Orioles acquire Bud Norris from Astros for L.J. Hoes, Josh Hader and pick

July 31, 2013|By Dan Connolly | The Baltimore Sun

Attempting to make the postseason for a second consecutive year, the Orioles made the boldest move of Wednesday’s exceptionally quiet non-waiver trade deadline, acquiring 28-year-old right-handed pitcher Bud Norris from the Houston Astros for two local products, outfielder L.J. Hoes and minor league lefty Josh Hader.

The Orioles also gave up their competitive lottery draft pick for next year — roughly 35th overall — and gained an extra international bonus slot (91st overall, worth slightly over $200,000) from Houston.

Essentially, what the Orioles did was further strengthen their pitching staff for the stretch run. Norris becomes the third pitcher to join the Orioles via trades this month; executive vice president Dan Duquette also acquired starter Scott Feldman from the Chicago Cubs on July 2 and reliever Francisco Rodriguez from the Milwaukee Brewers on July 23. The additions should make the team more formidable in the pennant race.

“The proof will be in the pudding, right?” Duquette said.

Norris, an Astros sixth-round pick out of Cal Poly in 2006, is far from a household name, but he’s been steady — allowing three runs or fewer in six innings or more in 13 of his 21 starts in 2013 — and was one of the plums of a weak trade market. He’ll make his Orioles debut Thursday night against his former team.

“The trade is exciting. My name’s been swirling for a while now so I’ve been prepared for it,” said Norris, who only had to walk from the opposing clubhouse at Camden Yards to join his new teammates on the home side. “This team has a great young club. They know how to contend. They had a great year last year. And I just want to be any piece of the puzzle I can to help this team keep pushing ourselves to the World Series.”

Norris, who is 6-9 with a 3.93 ERA in 2013, was intriguing because, unlike other available trade targets, he is not a pending free agent. He made $3 million in this his first arbitration year, and he has two more seasons of team control before he can test the market. The rebuilding Astros didn’t have to move him, but they did so to continue to get younger and cheaper.

“The added benefit is that he can also be with our team next year and the year after, which I think is an important component of our considerations to make the trade,” Duquette said. “The acquisition cost was increased because of that. It isn’t just a 10-start trial.”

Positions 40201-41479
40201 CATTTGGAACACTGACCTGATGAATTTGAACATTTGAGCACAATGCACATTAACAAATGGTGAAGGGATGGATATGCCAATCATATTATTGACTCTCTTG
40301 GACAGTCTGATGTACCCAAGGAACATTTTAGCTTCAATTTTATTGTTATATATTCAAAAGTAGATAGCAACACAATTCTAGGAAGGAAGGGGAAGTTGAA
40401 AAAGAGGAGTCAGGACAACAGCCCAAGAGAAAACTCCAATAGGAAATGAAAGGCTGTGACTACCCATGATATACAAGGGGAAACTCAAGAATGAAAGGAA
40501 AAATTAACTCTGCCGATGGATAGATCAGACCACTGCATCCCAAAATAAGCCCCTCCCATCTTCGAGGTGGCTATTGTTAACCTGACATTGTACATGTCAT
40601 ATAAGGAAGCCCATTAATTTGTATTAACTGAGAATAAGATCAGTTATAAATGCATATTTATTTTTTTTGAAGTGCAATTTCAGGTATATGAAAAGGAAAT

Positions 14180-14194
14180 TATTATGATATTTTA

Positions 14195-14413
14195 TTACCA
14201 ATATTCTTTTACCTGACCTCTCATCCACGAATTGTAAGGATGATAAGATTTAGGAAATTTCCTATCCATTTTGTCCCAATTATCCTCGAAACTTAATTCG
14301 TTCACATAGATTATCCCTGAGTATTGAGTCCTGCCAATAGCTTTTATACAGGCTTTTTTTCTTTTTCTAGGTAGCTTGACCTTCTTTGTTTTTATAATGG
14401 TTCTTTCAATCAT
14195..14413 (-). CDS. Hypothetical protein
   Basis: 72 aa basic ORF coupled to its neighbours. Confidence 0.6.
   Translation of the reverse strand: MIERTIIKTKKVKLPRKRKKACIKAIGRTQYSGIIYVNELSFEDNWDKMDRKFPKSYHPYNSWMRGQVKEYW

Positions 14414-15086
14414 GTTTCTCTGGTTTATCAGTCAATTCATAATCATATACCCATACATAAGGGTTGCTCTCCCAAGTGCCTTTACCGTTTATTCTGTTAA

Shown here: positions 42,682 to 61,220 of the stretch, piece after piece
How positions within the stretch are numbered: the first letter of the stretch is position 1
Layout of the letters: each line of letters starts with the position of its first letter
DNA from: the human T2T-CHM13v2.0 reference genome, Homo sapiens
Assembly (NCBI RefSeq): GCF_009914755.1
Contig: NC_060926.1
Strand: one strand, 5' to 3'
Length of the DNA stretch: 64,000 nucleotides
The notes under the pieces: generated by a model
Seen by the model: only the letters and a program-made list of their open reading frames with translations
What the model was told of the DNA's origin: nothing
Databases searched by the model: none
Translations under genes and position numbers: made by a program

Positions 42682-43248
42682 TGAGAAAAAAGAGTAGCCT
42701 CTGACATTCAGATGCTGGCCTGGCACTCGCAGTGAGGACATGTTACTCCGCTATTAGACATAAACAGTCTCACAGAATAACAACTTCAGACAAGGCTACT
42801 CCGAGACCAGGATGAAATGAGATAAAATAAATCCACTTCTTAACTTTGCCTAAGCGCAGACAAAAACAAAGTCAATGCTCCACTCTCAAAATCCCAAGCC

Norris will slide into the rotation spot vacated by Jason Hammel, who was placed on the disabled list Wednesday with a flexor mass strain in his right forearm.

“I’m excited to learn from some of the older guys on this team, because this game is never figured out. There’s no exact science to baseball,” said Norris, who is 36-46 with a 4.33 ERA in 119 career games (118 starts) over parts of five big league seasons. “You’re always living and learning and taking tidbits here and there, so from one clubhouse to the next it’s going to be a change and a shock. But I’m going to bring my positive energy to the clubhouse and play hard.”

Showalter said he didn’t know too much about Norris besides what he saw June 6 in Houston when the right-hander allowed nine hits, one walk and three earned runs in seven innings against the Orioles — the only time Norris had faced them in his career.

“He’s competitive, strike-thrower. He has a nice approach,” Showalter said. “Got a pretty good look at him. I remember saying to myself at the time that this guy might be available at the deadline, to kind of bear down. You’re trying to manage a game; you’re also trying to scout a little bit. Who knows?”

The acquisition of Norris came with a significant price: Two local products with high upsides.

Hoes, 23, was the organization’s Brooks Robinson Minor League Player of the Year in 2012 and was recalled from Triple-A Norfolk on Sunday after hitting .304 with a .406 on-base percentage this season for the Tides. The Mitchellville (Prince George’s County) resident was hitless in four at-bats in three games as an Oriole between this season and last September.

“My mind’s just racing. I kind of got my dream come true the other day, getting to start for the hometown team. Now, getting traded and going to the opposite dugout and locker room, I’m going to be able to make another start [Wednesday] and play against the Orioles,” Hoes said. “I never saw it coming, but it’s part of the game, it’s part of life. So I’ve just got to keep it moving.”

Showalter had glowing praise for Hoes, the organization’s third-round pick in 2008, who was rated by Baseball America as the Orioles’ sixth-best prospect entering the season.

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